The Victorian City: A Reader in British Urban History 1820-1914 by R.J. Morris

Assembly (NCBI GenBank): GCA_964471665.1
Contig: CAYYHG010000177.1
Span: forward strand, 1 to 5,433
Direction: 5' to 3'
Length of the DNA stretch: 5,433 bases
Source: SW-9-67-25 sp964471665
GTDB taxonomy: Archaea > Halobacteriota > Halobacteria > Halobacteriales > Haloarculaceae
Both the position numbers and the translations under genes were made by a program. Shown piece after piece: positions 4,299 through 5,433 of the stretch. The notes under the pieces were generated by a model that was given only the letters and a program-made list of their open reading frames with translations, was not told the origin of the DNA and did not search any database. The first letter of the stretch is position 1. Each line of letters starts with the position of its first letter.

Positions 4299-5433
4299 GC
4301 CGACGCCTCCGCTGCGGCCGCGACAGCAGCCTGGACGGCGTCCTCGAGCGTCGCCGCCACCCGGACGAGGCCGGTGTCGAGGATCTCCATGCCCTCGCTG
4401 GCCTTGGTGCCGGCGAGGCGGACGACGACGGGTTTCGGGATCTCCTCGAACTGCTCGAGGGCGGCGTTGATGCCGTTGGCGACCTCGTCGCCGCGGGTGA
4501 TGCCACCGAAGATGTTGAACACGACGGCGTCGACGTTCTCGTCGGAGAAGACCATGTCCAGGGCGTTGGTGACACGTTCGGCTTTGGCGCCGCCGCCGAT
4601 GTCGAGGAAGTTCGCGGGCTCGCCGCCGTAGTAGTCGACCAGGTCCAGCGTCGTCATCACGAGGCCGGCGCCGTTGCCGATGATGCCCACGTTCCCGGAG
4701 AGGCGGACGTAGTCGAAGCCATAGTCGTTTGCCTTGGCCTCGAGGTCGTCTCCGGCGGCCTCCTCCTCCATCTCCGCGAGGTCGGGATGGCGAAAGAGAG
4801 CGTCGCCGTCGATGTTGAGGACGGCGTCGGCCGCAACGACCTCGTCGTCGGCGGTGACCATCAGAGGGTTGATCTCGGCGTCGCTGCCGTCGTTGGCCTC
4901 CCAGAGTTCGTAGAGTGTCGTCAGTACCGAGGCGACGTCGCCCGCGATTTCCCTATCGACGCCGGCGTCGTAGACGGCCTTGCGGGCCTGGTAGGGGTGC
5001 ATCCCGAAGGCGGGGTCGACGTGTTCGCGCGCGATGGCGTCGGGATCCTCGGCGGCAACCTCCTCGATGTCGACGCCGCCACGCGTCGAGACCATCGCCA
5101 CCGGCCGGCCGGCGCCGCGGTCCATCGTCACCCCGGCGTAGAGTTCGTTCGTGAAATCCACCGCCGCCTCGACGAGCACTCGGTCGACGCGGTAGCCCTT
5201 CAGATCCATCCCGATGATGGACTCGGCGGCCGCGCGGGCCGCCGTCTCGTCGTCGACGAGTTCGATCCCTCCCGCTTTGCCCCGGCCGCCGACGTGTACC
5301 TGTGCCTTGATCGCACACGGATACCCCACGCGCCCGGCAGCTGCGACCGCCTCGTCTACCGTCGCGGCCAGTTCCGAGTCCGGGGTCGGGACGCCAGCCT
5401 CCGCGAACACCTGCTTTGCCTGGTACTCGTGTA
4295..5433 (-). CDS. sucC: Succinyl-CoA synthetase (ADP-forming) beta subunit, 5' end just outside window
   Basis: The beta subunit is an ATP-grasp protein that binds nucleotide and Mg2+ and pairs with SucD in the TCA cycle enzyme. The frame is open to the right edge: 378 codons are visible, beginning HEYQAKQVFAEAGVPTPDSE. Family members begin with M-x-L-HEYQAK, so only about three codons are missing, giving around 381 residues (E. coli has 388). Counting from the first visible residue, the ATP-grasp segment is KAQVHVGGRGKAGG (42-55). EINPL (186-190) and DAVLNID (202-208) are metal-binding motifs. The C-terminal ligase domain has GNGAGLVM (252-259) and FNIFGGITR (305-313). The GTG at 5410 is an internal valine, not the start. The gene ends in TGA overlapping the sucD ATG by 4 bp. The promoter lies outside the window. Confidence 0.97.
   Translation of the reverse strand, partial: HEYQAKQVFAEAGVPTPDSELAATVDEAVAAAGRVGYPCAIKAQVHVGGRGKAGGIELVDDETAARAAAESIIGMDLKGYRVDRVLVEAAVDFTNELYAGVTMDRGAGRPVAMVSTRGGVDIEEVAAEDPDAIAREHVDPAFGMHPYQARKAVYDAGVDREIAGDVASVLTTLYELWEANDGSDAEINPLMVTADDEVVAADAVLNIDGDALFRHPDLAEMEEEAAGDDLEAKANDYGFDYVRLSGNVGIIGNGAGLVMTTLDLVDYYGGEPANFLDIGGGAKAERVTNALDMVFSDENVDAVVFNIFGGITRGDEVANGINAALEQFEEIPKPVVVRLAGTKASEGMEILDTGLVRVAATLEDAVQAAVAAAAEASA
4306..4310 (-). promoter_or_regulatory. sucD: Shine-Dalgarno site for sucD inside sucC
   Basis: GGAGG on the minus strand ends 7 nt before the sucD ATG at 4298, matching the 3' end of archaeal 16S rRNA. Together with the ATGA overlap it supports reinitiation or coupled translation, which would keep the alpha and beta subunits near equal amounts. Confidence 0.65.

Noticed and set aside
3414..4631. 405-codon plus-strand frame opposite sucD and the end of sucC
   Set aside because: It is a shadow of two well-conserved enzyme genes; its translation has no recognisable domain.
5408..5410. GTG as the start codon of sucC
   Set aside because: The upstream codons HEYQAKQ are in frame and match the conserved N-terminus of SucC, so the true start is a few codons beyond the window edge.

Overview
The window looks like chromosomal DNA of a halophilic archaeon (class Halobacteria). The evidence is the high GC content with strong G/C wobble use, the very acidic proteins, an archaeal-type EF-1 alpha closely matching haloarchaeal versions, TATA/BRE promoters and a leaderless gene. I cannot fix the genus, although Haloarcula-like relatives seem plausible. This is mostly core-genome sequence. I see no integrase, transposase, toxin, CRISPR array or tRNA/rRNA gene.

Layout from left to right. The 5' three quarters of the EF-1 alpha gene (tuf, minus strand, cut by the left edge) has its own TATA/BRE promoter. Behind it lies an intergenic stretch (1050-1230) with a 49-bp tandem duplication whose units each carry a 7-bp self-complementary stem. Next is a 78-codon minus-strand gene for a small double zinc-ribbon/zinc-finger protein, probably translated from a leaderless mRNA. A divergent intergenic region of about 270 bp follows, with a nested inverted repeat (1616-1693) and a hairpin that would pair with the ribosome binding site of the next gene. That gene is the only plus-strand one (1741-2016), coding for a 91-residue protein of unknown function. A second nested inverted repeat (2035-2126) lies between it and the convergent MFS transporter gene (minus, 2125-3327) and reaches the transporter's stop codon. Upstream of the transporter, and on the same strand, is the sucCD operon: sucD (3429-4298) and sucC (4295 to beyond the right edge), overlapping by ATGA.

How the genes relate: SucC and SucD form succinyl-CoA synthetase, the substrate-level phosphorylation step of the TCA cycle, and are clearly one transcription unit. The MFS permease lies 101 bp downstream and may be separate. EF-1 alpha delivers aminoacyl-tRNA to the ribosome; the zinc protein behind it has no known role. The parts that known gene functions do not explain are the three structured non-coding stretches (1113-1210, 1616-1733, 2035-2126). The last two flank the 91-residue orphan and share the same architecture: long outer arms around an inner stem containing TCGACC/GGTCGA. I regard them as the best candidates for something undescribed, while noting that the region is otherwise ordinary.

Published in association with the internationally renowned Centre for Urban History at Leicester University, this series focuses on the towns and cities of Britain to provide a wide ranging introduction to recent research in this field. Between 1820 and 1914 the economy and society of Britain became more heavily urbanised that ever before. Not only did the shift of population to ever-larger towns intensify, but fundamental changes took place within towns themselves and in the relationship of urban places to British society as a whole. The Victorian City brings together 12 recent key articles, prefaced by a substantial general Introduction, to analyse how and why these changes occurred and what problems and opportunities they created. The final title to appear in this four-volume series and the one with much the largest potential readership, Deals with the British urban experience of the period: previous volumes were exclusively English. Not merely a rich survey of The Victorian City: the contributors and the contributions add up to a cross-section of the best writing, and most modern approaches, in urban history as a discipline today. Not just for urban historians: for the first time in its history Britain became progressively an industrial society in the 19th century, with the city at the heart of it, so this is a book of mainstream importance for social, economic and political historians as well. Each article is prefaced by a headnote, and the entire collection is set in context by the editors' Introduction, which is a major contribution to Victorian urban historiography in its own right.